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Monday, December 3, 2012

What 85 Donated Brains Reveal About Sports Concussions

In December 2011, trainers tend to Cleveland Browns quarterback Colt McCoy after he was hit by Pittsburgh Steelers outside linebacker James Harrison in the fourth quarter of an NFL football game in Pittsburgh. (Don Wright/AP)

In what The Boston Globe is calling the most extensive study of its kind to date, researchers at Boston University have found that the brains of deceased athletes and military veterans had signs of brain damage after repeated head injuries.

The results are from the autopsies of 85 brain donors, including two high school football players who died in their teens. The study comes amid increasing concerns about the dangers of head injuries in contact sports.

Boston University neurosurgeon Robert Cantu, who co-authored the paper, said the sheer size of the study should put to rest any doubt that chronic traumatic encephalopathy - a progressive and degenerative disease of the brain - is real, and is caused by repeated head injuries.

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  • RAOUL ORNELAS

    ‘What 85 Donated Brains Reveal About Sports Concussions’

    I played a lot of football and I have small lifetime injuries that I have learned to live with. If I had a choice to live my life over, I would not have engaged in the sport of football. The problem with football and other high risk sports how testosterone drives ones thinking and actions from eight to thirty years of age; its about biology and reproduction. Football is just another biological tool to attract ones mate for reproduction and testosterone is the driver – one believes he is invincible and is oblivious to injury. Football is no different than some ram in the rockies butting another ram for the privilege of mating with the healthiest to preserve a strong DNA gene pool. Football is dangerous and those whom say it is not, are governed by testosterone non common sense thinking.  Today the football injury problem is greater than say in early 60′s, why is this? When ones testosterone is a peak levels and is coupled to high performance steroid drug use, you have a 300 pound monster machine of muscle whom is able to run a hundred meters in almost olympic time, this person is able cause serious damage to anyone on and off the playing field including to himself.Question: Is testosterone governing Grover Norquist’s Alice In Wonderland no taxes for the wealthy pledge? Is Grover’s inhumane actions against the middle and lower classes governed by an old football brain injury?

  • RAOUL ORNELAS

    ‘What 85 Donated Brains Reveal About Sports Concussions’

    I played a lot of football and I have small lifetime injuries that I have learned to live with. If I had a choice to live my life over, I would not have engaged in the sport of football. The problem with football and other high risk sports how testosterone drives ones thinking and actions from eight to thirty years of age; its about biology and reproduction. Football is just another biological tool to attract ones mate for reproduction and testosterone is the driver – one believes he is invincible and is oblivious to injury. Football is no different than some ram in the rockies butting another ram for the privilege of mating with the healthiest to preserve a strong DNA gene pool. Football is dangerous and those whom say it is not, are governed by testosterone non common sense thinking.  Today the football injury problem is greater than say in early 60′s, why is this? When ones testosterone is a peak levels and is coupled to high performance steroid drug use, you have a 300 pound monster machine of muscle whom is able to run a hundred meters in almost olympic time, this person is able cause serious damage to anyone on and off the playing field including to himself.Question: Is testosterone governing Grover Norquist’s Alice In Wonderland no taxes for the wealthy pledge? Is Grover’s inhumane actions against the middle and lower classes governed by an old football brain injury?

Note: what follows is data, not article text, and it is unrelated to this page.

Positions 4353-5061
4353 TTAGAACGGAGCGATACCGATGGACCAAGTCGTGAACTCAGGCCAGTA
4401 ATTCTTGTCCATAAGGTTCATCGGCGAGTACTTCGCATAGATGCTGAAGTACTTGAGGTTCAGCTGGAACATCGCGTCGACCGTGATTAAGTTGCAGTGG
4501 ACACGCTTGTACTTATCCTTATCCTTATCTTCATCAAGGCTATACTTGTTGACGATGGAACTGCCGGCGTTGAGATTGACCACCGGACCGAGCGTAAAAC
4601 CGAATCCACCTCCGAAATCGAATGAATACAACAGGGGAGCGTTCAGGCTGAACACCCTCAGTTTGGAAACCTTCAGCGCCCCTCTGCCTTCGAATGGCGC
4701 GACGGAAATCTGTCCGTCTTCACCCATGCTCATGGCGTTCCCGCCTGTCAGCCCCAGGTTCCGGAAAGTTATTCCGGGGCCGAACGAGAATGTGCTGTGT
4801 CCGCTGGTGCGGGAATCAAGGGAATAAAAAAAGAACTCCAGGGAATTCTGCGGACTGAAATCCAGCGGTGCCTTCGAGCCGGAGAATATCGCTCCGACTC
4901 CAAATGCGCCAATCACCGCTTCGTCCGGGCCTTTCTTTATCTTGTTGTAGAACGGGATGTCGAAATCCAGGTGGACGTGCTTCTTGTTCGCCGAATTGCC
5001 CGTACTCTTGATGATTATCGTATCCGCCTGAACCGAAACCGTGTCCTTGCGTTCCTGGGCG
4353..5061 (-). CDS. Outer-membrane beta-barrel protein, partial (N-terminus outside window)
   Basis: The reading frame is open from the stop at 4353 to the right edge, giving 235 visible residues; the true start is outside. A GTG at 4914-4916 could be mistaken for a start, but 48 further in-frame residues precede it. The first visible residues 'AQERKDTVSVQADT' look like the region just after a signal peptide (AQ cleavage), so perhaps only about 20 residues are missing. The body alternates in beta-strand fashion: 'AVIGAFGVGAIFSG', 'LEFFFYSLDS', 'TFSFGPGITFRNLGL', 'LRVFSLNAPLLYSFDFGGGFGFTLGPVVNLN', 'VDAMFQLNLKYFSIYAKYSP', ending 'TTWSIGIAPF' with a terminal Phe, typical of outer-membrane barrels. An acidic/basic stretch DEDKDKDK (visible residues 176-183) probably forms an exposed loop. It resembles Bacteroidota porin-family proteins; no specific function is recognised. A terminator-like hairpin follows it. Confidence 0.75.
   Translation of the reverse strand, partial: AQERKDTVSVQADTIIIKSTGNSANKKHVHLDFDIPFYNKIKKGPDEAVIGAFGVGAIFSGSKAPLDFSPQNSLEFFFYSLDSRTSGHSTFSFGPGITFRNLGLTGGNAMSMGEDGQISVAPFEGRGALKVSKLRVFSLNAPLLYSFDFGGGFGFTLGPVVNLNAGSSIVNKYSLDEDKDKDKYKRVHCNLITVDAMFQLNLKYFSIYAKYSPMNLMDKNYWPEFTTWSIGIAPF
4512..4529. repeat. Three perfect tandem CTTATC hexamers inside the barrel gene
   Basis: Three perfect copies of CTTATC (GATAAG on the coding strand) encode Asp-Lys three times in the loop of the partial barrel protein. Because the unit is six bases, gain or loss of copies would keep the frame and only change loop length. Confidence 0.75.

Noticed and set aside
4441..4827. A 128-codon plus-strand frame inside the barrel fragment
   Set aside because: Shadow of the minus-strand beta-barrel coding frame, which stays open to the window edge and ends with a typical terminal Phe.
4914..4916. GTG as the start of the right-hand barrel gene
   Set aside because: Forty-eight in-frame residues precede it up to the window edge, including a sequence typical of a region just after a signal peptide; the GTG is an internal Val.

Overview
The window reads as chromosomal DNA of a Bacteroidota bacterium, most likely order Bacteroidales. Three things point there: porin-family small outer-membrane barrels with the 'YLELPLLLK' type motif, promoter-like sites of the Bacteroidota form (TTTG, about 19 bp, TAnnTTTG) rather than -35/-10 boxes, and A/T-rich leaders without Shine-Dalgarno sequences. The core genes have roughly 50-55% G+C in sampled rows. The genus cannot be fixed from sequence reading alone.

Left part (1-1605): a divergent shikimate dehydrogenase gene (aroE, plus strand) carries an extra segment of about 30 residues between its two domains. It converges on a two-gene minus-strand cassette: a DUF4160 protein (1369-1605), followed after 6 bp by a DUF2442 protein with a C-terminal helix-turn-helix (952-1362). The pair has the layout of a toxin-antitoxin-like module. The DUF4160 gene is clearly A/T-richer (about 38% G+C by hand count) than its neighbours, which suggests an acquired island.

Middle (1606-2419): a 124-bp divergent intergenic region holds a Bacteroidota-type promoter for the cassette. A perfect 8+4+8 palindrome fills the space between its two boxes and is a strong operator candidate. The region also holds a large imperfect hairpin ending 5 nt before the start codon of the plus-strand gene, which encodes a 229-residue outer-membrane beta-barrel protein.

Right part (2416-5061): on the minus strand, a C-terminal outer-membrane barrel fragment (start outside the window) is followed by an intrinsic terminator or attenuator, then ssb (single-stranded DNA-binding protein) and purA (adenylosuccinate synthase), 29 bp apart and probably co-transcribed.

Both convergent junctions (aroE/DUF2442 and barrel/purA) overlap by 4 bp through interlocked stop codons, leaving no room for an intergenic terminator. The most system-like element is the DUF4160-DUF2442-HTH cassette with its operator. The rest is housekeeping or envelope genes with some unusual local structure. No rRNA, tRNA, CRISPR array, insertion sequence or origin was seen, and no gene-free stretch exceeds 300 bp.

• http://profile.yahoo.com/2GWPK6SIYKUCG5QFYEHZBSYSWE Layne

    My father is 74 years old and has early Alzheimer’s/Dementia. He had two major head traumas as a child and one in an industrial accident about 20 years ago. I’m certain these injuries contributed to his condition. 

  • Keeley Weening

    Thank you for this program.  I found it fascinating.  My daughter has had three concussions within an 18 month period (snowboarding, car accident and falling on stairs).  She only now seems to be “healing”.  I worry about her, she is 20 years old, and I am so glad to hear about this type of research.  There is so much more to be learned about brain trauma.

  • Troy Lewis

    I am one of these people. I was given the assumed diagnosis of CTE 2 years ago . I have few doubts that I have this and felt the need to donate  upon my death, and also participate in additional research. It is very difficult to imagine the growing number of people who will be touched by CTE,both the sufferer and loved ones,and have intimate knowledge of  the tough journeys they have. I am grateful for  SLI and CSTE as places that are going to make these journeys easier. I know its a ways off, but there will be solutions and answers arise from this research, and from the donors and their families, that make a difference. There is a definite move to education,prevention and correct treatment of concussions. That is a direct result of both the sad stories of the donors and the motivated work of researchers. I sincerely thank all of those people.

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Robin Young and Jeremy Hobson host Here & Now, a live two-hour production of NPR and WBUR Boston.

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